19 September 2017

Review: City of Crows by Chris Womersley

* Copy courtesy of Pan Macmillan Australia *

City of Crows by Chris Womersley is historical fiction (my favourite genre) and contains some of my favourite tropes in a novel: witchcraft and the plague.

Set in late 1600s France, City of Crows is essentially a story of survival. Charlotte, recently widowed and trying to save her son from the plague and Monsieur Adam du Coeuret, a prisoner assigned to the galleys for his crimes are both seeking freedom from their harsh lives.

I'm not sure whether I should have picked this up straight after reading Ken Follett's A Column of Fire, as it could have dampened my enjoyment of Womersley's tale somewhat. Follett is an historical fiction writing wizard and in the shadow of that great tome, City of Crows failed to reach the heights I was hoping for.

A satisfactory and entertaining story, the City of Crows of the title is Paris and I absolutely love the cover art, don't you? Knowing the characters are based on real people and historical facts certainly added to my enjoyment and appreciation of the research involved. In a different world, I would have liked to have stayed with Charlotte and followed her journey through life for the next 50 years - without the involvement of Adam.

This is my first novel by the Australian author Chris Womersley, and reading it has made me determined to seek out his award-winning novel Bereft in the future.

My rating = ***

Carpe Librum!

14 September 2017

Review: A Column of Fire by Ken Follett

* Copy courtesy of Pan Macmillan Australia *

A Column of Fire is the third in the Kingsbridge series, the first two of which have been instant 5 star reads for me. Just like The Pillars of the Earth and World Without End, A Column of Fire can be read as a stand alone, although fans of the series will notice the occasional nod to the past and the characters who built the cathedral or the bridge etc.

It's 250 years since World Without End and A Column of Fire begins in our favourite town of Kingsbridge although spends little time there throughout the 750 pages. Instead the scope is extended as far as France and Spain to take in a global and politically charged plot that reads more like a Philippa Gregory novel.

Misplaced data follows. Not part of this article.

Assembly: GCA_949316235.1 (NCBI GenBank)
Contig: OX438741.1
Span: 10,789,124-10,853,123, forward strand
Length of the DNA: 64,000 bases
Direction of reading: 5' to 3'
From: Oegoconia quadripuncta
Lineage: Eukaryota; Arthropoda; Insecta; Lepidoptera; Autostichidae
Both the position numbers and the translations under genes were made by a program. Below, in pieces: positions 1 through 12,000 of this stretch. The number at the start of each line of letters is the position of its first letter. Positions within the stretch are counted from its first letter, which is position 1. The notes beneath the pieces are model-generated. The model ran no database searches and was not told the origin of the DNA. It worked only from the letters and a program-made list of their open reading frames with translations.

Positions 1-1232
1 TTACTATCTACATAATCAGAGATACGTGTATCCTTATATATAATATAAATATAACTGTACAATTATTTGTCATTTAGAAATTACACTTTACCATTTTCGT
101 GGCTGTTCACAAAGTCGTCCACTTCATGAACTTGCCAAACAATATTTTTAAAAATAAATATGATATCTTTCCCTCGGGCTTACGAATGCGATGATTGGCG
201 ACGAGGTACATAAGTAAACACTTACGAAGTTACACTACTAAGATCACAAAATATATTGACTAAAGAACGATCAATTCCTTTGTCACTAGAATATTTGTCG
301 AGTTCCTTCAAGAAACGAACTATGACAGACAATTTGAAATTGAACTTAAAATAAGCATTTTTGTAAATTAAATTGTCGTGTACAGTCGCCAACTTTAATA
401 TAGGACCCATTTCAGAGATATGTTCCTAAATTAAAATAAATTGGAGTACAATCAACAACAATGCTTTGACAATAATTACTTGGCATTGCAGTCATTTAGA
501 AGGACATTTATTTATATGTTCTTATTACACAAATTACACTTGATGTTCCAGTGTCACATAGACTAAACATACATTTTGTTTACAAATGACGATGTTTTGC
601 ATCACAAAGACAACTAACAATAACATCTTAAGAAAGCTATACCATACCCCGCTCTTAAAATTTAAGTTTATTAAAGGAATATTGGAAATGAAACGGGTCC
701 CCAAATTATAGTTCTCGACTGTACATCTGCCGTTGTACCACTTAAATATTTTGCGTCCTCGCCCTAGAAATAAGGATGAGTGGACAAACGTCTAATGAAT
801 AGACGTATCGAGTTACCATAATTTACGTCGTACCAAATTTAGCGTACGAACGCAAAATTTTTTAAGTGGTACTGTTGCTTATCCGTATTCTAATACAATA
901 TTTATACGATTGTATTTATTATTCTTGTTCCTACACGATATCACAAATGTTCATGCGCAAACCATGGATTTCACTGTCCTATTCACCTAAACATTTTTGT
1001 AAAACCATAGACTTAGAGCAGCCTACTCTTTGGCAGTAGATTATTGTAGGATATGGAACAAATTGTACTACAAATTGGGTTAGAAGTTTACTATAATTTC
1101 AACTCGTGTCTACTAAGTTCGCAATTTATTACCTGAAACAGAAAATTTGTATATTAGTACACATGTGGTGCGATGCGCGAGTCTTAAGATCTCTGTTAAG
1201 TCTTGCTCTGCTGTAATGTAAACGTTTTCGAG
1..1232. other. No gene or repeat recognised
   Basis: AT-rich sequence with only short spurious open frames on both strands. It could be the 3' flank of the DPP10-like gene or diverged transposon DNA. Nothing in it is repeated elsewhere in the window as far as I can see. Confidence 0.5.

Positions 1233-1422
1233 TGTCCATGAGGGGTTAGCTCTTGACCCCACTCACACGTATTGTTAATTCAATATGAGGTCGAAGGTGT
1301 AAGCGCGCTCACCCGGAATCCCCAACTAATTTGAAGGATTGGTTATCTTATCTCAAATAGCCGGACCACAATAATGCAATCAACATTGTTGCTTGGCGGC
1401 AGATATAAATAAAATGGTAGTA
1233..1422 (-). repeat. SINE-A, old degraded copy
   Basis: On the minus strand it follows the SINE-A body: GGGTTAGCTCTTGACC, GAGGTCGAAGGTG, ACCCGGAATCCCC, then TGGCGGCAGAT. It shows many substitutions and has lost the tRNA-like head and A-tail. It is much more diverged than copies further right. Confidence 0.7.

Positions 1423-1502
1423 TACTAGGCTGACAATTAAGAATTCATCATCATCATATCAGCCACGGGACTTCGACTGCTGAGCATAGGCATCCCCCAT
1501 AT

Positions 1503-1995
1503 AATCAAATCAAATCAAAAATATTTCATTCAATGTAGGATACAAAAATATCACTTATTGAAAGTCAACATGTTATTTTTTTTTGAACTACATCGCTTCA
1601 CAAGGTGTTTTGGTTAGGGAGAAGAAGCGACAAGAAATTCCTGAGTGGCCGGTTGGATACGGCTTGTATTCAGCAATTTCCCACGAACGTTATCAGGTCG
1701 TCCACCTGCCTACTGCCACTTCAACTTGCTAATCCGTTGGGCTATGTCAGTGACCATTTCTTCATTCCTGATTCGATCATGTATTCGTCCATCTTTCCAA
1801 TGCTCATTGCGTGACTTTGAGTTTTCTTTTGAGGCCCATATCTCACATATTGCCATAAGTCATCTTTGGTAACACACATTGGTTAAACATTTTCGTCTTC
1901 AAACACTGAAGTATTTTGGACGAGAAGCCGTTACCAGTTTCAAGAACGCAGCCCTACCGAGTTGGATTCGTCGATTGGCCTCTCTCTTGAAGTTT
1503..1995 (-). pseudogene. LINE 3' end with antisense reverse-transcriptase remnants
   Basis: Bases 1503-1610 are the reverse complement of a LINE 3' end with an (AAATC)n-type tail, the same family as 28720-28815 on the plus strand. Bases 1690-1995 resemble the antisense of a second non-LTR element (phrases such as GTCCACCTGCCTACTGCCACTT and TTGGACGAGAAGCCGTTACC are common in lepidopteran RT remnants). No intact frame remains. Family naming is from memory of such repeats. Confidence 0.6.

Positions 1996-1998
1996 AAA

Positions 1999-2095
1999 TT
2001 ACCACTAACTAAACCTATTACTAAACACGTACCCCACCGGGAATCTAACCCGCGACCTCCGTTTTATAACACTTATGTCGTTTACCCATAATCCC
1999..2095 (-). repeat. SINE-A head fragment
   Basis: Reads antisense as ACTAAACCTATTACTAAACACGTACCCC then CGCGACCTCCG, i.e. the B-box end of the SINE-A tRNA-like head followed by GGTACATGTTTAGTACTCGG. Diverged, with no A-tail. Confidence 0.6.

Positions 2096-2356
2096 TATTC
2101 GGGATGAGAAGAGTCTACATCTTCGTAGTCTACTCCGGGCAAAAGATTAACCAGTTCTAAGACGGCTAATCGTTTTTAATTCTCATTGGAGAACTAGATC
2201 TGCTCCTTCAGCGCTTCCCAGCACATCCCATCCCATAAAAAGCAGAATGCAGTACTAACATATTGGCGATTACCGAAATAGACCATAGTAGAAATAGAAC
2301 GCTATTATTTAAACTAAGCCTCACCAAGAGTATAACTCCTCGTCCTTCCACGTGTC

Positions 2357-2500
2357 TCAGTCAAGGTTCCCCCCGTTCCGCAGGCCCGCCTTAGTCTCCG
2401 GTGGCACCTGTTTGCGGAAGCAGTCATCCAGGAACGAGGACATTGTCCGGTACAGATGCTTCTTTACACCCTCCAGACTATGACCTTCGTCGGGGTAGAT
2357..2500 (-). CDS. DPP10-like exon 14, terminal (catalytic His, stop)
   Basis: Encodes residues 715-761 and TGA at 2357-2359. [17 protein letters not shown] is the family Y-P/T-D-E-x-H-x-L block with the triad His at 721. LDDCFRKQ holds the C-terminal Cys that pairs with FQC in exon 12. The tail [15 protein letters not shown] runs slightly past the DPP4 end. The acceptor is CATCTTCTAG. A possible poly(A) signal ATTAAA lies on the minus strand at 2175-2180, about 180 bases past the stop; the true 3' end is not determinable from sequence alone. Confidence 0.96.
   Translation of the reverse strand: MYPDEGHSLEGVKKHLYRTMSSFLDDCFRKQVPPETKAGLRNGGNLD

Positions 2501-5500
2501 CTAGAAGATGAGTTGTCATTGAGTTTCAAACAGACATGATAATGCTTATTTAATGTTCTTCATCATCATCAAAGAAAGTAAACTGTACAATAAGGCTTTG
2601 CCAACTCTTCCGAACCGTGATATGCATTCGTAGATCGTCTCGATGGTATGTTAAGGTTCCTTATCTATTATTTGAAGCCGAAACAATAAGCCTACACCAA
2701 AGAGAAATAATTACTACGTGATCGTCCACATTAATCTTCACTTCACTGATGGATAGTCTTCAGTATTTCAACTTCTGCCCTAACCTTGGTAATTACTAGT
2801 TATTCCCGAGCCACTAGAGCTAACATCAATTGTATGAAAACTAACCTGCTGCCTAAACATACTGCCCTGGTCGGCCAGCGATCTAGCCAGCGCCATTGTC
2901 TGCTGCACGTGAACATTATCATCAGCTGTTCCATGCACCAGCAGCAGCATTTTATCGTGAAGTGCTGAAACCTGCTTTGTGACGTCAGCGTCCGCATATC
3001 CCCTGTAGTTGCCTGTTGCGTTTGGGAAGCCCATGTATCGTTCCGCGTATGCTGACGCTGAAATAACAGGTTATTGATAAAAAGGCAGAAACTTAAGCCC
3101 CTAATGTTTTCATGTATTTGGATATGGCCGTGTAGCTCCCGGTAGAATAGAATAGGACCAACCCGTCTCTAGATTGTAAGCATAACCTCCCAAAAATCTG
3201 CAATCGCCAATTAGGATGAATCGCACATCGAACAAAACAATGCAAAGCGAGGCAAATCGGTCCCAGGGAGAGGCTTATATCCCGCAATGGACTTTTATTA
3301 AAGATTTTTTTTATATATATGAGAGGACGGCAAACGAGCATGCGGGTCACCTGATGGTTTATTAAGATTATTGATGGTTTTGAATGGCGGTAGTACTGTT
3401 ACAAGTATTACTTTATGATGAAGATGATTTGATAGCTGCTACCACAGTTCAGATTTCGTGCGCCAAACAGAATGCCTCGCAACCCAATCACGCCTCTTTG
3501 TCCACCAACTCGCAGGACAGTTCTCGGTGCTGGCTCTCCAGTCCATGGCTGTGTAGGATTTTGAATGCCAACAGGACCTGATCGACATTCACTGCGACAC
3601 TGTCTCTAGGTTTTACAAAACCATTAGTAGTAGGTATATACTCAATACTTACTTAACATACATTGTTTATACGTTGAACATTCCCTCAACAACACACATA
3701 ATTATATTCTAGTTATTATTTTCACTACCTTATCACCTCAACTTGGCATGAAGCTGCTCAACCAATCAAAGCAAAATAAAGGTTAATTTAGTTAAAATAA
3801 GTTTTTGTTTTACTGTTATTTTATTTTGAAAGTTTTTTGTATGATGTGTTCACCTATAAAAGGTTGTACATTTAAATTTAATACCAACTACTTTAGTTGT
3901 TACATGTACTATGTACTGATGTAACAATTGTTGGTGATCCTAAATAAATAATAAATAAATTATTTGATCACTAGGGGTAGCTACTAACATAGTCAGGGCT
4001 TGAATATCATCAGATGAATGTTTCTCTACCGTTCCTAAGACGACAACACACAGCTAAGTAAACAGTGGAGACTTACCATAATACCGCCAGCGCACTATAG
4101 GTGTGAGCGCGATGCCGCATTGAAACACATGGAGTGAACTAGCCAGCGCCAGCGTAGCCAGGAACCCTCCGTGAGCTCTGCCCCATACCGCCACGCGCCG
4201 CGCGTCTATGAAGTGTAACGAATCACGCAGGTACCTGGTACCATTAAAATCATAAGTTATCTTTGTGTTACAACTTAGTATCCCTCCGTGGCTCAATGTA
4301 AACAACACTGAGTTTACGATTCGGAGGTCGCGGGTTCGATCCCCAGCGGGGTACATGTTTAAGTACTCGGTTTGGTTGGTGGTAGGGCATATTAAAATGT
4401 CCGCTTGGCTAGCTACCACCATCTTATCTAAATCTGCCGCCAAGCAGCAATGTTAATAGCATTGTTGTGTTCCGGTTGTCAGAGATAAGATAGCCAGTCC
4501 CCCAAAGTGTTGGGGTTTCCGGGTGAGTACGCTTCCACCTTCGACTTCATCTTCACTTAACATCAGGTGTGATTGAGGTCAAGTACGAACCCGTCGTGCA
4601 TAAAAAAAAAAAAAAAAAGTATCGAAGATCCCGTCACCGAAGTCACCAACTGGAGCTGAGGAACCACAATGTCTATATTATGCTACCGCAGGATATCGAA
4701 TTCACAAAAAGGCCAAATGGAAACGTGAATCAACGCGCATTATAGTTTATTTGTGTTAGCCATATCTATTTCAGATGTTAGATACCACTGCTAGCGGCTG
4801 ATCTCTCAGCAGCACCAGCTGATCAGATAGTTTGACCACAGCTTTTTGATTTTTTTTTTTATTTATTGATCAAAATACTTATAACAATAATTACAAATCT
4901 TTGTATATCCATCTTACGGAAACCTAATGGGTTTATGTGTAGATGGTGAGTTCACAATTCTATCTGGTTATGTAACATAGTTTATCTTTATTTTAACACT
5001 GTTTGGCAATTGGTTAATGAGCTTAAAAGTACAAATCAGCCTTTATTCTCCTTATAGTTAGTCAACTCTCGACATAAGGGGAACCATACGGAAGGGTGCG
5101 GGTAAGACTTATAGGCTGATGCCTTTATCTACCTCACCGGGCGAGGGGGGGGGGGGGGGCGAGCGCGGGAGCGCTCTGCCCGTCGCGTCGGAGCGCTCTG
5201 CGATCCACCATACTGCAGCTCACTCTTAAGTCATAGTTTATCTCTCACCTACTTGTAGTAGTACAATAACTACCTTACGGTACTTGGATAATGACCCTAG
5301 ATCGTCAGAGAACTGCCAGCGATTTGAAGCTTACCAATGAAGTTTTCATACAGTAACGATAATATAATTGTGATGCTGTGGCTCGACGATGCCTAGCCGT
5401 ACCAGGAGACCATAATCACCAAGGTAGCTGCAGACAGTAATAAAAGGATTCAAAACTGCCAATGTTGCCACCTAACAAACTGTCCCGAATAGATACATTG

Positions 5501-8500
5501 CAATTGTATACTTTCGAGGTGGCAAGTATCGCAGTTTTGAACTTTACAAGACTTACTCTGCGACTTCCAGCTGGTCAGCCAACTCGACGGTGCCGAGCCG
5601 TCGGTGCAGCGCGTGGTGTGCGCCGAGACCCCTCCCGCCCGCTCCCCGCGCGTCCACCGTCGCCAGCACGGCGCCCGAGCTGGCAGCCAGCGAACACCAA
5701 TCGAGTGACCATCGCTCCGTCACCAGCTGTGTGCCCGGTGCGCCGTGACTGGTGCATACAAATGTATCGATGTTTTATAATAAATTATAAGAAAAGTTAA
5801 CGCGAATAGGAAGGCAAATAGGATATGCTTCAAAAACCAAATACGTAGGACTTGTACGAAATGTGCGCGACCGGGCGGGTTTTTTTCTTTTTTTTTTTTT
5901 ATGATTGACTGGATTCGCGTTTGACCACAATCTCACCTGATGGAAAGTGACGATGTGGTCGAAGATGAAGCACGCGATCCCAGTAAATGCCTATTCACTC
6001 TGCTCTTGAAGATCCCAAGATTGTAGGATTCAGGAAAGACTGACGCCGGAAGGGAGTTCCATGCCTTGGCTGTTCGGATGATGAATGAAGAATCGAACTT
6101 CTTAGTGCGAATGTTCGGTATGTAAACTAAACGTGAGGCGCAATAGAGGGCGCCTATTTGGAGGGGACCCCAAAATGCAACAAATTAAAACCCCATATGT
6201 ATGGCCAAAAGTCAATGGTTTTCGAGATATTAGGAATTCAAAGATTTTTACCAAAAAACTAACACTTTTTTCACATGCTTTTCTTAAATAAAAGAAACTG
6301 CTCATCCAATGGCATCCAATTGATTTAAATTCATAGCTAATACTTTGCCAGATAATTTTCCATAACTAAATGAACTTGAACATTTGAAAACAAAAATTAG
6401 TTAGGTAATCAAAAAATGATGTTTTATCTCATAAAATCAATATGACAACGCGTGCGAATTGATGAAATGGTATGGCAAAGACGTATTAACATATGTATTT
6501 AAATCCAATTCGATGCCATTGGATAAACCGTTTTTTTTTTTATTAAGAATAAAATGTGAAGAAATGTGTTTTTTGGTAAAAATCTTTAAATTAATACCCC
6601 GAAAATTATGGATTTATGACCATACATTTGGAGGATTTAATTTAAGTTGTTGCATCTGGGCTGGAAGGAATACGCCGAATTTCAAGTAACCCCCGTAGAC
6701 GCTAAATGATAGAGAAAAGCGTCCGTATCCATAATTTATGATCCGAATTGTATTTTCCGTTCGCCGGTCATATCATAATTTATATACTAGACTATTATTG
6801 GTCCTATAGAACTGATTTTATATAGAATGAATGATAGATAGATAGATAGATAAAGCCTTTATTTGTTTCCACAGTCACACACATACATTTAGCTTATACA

Set between the years 1558 - 1606 and the reign of Elizabeth I, the novel captures the political turmoil of the time and the religious debate between Protestants and Catholics. The cover art features a ship and the scenes involving the Spanish Armada were some of the best I've ever read on the topic in historical fiction.

However, where I mourned the ending of World Without End and wanted it to continue forever, I was at peace with the ending of A Column of Fire.

Follett cleverly reminds the reader of the relationship between characters (and who's who) and I imagine if you put the book down for a few weeks, you could easily fall back into the story despite the complexities. Naturally I would never put down a Ken Follett novel and in fact I maintained a strictly monogamous reading schedule until I'd finished this great chunkster of a book.

Highly recommended.

My rating = *****

Carpe Librum!

11 September 2017

Review: Beyoncégraphica - A Graphic Biography of Beyoncé by Chris Roberts

* Copy courtesy of Murdoch Books *

For an unauthorised and unofficial biography, Chris Roberts has managed to assemble an informative and satisfactory biography of Beyonce here. 
Bound in a very attractive hardback edition, Beyonce's epic rise to fame unfolds in a combination of stunning photographs, intricate infographics and chronological chapters.

Her time with Destiny's Child is covered well, and I was keen to learn more about her hard work ethic and the success of her early days.

Beyonce's romance and subsequent private marriage to Jay-Z is included as is the release and success of all of her albums. Beyonce's world tours are covered and her extensive philanthropic work is also mentioned.

Many of the infographics were unexpectedly detailed and a few were a little difficult to work out at first. My favourite infographic of the book showed how much it costs to maintain Beyonce's body per year and the amount of money she spends on her hair was out of this world. (Particularly given I had just received a haircut that cost me $27).


The photographs are impressive and definitely capture Beyonce's beauty and allure as an icon for feminism and girl power around the world.

In summary, I recommend Beyoncégraphica - A Graphic Biography of Beyoncé by Chris Roberts to fans of Beyonce and her back catalogue of music; those interested in the music industry; readers with an interest in feminism and music, and those curious about the rise and influence of celebrity in our society.

My rating = ****

Carpe Librum!